A Minnesota school board has created a rather insidious way to cow parents into not speaking out against Critical Race Theory (CRT) being taught in classrooms and other issues. It seems their strategy is to make these individuals worried about potential repercussions if they dare to make their views known on CRT.
The New York Post reported:
Residents of Mankato, Minnesota were required to state their home addresses during the public portion of school board meetings this month in order to address officials.
Jodi Sapp, the chair of the board for Mankato Area Public Schools, laid out new rules before the open forum on Oct. 18, including prohibiting residents from addressing individual school board members and requiring that every speaker publicly state the address of their home.
During the meeting, Sapp informed the crowd that “[e]ach speaker is asked to state his or her name and address for the record. Failure to do so will result in an individuals not being allowed to speak.”
The chair also explained that residents would not be able to directly criticize any member of the board. She said:
“Effective tonight, open forum participants are prohibited from calling out or addressing any individual school board or school district staff member. If this occurs, open forum will be closed.”
Alpha News noted that this is the first meeting in which people who wish to speak are being forced to essentially dox themselves. The report also noted:
After a man tried to comment without disclosing to the audience where he lives at the most recent meeting, Sapp said he would not be allowed to speak. He responded by disclosing which street he lives on. That wasn’t good enough for Sapp, who demanded to know his house number as well.
The man did eventually state his exact address, turning away from the microphone in an apparent attempt to protect himself against potential harassment from the meeting’s online audience. Sapp was sure to restate his exact address into her microphone so all could know where he lives.
Alpha News explained that Sapp instituted the rules after she considered “behavior by some of the members of the public” to be “unacceptable.”
She also said “crowd noise” or “any sort of grandstanding” would result in the forum being closed.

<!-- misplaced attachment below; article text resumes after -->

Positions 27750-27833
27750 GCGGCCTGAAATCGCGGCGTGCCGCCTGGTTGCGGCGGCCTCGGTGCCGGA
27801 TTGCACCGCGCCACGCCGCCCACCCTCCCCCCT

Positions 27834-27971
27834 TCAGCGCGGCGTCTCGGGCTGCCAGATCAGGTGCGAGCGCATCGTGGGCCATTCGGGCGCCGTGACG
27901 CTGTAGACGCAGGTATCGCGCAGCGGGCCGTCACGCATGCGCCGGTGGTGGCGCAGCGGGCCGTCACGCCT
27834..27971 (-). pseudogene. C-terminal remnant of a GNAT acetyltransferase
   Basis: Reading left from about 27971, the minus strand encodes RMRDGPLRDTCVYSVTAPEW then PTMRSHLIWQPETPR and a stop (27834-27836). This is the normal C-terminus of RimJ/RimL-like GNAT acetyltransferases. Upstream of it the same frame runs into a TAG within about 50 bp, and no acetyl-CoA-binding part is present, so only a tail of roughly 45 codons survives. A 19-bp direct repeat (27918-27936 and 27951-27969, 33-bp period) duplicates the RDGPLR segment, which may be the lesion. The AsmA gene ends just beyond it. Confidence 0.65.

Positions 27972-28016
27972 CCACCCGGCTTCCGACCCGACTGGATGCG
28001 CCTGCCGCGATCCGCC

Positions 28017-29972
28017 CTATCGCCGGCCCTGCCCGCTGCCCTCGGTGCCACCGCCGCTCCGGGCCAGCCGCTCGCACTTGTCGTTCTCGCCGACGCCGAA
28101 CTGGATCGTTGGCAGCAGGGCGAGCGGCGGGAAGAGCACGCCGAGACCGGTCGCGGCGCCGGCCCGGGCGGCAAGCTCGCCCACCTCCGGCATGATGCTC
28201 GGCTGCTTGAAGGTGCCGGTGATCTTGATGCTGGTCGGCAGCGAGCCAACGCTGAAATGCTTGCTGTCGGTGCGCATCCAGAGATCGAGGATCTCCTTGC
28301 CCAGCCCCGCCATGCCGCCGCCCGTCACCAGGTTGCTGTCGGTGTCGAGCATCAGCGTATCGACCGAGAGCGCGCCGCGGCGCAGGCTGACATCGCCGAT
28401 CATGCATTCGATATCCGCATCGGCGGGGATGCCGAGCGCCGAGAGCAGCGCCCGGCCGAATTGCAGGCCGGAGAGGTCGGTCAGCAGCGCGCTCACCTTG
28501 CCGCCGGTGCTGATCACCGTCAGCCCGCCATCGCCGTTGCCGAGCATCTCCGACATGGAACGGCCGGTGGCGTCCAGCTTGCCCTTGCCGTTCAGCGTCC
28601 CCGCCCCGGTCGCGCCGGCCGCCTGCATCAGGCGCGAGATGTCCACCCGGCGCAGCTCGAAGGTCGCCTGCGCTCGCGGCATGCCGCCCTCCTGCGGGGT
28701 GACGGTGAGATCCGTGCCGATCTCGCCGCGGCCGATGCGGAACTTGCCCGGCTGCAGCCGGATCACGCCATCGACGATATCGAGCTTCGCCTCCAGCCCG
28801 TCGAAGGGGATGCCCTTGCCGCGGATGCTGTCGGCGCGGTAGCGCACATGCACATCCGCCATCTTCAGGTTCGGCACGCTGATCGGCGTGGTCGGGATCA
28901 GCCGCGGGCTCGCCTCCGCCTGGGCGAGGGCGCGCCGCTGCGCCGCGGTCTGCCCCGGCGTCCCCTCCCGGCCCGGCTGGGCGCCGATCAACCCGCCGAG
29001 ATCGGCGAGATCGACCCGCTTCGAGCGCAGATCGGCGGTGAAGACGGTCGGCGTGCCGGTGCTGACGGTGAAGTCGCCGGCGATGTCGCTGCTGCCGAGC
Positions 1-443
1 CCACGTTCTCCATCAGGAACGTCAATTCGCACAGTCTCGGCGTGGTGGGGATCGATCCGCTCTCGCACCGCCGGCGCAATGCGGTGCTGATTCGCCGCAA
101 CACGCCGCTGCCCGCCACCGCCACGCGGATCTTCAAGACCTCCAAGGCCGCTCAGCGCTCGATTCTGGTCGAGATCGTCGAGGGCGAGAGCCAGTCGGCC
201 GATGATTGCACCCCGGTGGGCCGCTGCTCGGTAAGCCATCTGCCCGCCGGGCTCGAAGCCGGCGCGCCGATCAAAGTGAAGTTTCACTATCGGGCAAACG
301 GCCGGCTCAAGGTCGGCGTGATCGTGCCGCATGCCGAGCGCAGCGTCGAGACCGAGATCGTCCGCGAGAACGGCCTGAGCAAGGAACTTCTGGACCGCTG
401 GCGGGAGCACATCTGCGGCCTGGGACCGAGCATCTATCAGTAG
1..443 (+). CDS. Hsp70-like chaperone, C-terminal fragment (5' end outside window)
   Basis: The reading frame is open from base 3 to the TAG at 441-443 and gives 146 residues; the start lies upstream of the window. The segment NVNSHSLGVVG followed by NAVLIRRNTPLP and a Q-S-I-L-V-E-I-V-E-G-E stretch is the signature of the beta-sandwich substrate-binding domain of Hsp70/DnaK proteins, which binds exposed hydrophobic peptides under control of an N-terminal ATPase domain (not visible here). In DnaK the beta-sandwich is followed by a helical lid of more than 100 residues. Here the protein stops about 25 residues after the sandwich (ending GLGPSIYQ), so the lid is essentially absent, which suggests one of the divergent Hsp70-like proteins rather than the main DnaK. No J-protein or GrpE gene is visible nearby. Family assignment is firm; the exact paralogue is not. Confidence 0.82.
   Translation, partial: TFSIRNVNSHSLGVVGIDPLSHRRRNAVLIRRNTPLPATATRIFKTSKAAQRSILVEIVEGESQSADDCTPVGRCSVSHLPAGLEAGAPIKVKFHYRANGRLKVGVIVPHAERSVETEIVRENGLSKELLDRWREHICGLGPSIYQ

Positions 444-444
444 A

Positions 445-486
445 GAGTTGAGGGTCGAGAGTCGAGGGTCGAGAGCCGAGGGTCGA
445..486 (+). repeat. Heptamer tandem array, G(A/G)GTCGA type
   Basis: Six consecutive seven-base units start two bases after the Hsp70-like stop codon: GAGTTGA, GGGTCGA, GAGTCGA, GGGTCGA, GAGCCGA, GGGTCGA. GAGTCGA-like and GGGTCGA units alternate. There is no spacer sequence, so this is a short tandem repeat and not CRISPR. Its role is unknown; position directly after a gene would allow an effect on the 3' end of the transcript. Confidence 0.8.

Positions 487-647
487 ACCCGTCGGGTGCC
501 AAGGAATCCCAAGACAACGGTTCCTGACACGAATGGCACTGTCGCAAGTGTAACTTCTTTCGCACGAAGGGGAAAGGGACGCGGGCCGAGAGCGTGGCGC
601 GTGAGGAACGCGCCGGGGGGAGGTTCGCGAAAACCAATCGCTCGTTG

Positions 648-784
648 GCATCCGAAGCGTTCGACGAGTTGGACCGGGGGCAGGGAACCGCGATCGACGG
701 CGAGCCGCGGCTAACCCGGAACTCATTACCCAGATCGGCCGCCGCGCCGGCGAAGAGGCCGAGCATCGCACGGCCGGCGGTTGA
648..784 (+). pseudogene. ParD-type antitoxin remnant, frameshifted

One of the more contentious issues is a resolution that was passed by the board that would require the wearing of face masks for all “Mankato Area Public Schools K-8 students and staff regardless of vaccination status when inside district buildings and on school buses.”
First, we have these people collaborating with the Biden administration to label parents objecting to COVID-19 measures and Critical Race Theory as domestic terrorists. Now, we have a school board that is forcing those who wish to speak during open forums to dox themselves, knowing that it could lead to harassment and even violence.
In this political environment, the notion that a local government institution would place its residents in this position is the very epitome of corruption. Deliberately attempting to silence individuals simply because they call out bad decisions or blatant corruption is about as incorrigible as it gets.
If this furor over CRT and other issues teaches us anything, it is that paying attention to your local politics is just as important – if not more than – watching what the geriatric authoritarian in the White House is doing. Over the past year, there have been plenty of examples of school boards abusing their power and, in some cases, engaging in blatant immorality.
One only has to see how Loudoun County handled the case of the high school girl who was raped by a fellow classmate. Instead of dealing with the matter, they swept it under the rug and further abused the girl’s father for speaking out.
Local governments can be just as tyrannical as state and federal. In fact, it is easier for them to get away with being corrupt — precisely because most of us pay little attention to what our city councils and school boards are up to. It is something I will be focusing on in the near future, but until then, here is a question: What is your local government doing?